λ(x, y) -> x * y

Your answer was very specific to a place where you've used lambdas (I'm guessing C#?), and I suspect the interviewer was asking for a more general understanding. The concept of a delegate, the language C#, and the idea of a method are all secondary to what a lambda is and how they work. You can compute using lambda expressions on paper, for instance, with no methods involved.

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I would get away from the particular notion of "code": lambda abstraction is about computation, not any particular language in which such computation might be described. It just happens that some programming languages include syntax to represent them more or less directly, just as most of the popular ones represent algebraic expressions directly. – Ian Jan 28 '14 at 21:33

Maybe they just wanted to hear that LINQ was "Language-Integrated Query".

That being said, if they really want an explanation of "what" LINQ is comprised of, I would have probably included more information that you provided. Something like:

LINQ, or Language-Integrated Query, is a set of language additions and framework classes added in .NET 3.5 which enable a more functional approach to query operations. It's based upon extension methods for IEnumerable and IQueryable and their generic counterparts which allow deferred execution in LINQ to Objects and remote processing via IQueryable, as well as many other features. There were also language changes made to C# and VB.NET to support a more "natural" query syntax directly in the language.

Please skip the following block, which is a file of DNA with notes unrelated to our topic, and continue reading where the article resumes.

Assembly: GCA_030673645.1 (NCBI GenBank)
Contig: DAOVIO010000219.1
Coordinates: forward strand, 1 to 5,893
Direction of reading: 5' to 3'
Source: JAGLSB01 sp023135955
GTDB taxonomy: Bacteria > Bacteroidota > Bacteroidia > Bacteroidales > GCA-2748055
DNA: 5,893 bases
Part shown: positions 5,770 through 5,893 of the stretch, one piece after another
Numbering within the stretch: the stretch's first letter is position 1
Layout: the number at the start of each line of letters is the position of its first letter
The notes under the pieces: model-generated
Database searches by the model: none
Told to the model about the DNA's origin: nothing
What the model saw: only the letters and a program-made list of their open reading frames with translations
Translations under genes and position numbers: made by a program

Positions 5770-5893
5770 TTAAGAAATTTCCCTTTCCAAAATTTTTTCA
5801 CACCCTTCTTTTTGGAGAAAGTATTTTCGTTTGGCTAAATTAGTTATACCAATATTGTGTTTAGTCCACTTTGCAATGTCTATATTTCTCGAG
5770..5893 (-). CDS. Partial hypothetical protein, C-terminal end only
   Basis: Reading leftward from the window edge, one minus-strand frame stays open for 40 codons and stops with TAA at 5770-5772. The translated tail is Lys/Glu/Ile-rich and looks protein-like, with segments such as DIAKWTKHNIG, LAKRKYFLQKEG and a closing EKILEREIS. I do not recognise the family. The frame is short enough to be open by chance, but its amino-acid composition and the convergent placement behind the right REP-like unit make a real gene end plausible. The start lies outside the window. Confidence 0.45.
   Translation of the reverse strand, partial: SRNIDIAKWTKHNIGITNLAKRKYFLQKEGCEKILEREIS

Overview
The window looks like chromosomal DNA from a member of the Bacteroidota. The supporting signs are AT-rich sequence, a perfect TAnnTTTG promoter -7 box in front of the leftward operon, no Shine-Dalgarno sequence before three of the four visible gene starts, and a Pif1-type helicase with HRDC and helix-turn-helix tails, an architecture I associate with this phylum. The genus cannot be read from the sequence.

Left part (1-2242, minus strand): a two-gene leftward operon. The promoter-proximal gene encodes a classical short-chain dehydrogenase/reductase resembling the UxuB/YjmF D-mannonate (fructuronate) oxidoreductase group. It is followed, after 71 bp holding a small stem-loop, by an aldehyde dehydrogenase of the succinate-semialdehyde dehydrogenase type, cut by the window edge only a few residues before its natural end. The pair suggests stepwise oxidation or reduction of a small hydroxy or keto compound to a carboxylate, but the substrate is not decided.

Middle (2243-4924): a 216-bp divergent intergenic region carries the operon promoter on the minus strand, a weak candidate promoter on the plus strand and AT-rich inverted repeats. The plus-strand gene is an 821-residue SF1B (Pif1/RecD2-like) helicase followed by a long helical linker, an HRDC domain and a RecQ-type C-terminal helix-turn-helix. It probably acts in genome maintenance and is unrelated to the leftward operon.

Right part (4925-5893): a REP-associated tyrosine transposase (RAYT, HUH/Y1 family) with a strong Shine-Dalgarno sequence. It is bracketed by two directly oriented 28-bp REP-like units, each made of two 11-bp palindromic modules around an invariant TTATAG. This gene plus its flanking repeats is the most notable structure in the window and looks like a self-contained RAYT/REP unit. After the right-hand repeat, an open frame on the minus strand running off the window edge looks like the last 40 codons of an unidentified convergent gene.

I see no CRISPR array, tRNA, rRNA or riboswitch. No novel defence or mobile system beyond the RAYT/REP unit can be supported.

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Well I said that Linq is an unnamed method in place of a delegate.

Actually, that's not LINQ at all, but a "lambda expression". And technically, LINQ doesn't even use them.

LINQ stands for "Language Integrated Query". Quite specifically, it's the "from...where.. select" keywords (i.e., the query syntax that is integrated into the language).

Now, to get those keyword to do things, a lot more was added to the language (and the CLR) (such as lambdas, extension methods, the Enumerable class etc).

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I just realized I have ruined teh question. You are right. The question shoudl have been Lambda expression. At teh time of writing I had some how LINQ on mind. :( – Houman Oct 1 '10 at 9:11

To answer your revised question, for that, you answer is actually good. The only change I'd make is to stress the word "inline".

Lambda expression is an unnamed method that is written inline in place a where a delegate is needed.

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You should look in Lambda Expression in msdn

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Please correct the link – IConfused Feb 6 '13 at 11:24

They're probably looking for you to know that LINQ is the new DSL for querying IQueryable and IEnumerable objects. The "from ... where ... select ..." syntax, essentially. Knowing that it's implemented under-the-covers with lambdas and functional style would probably get you bonus points.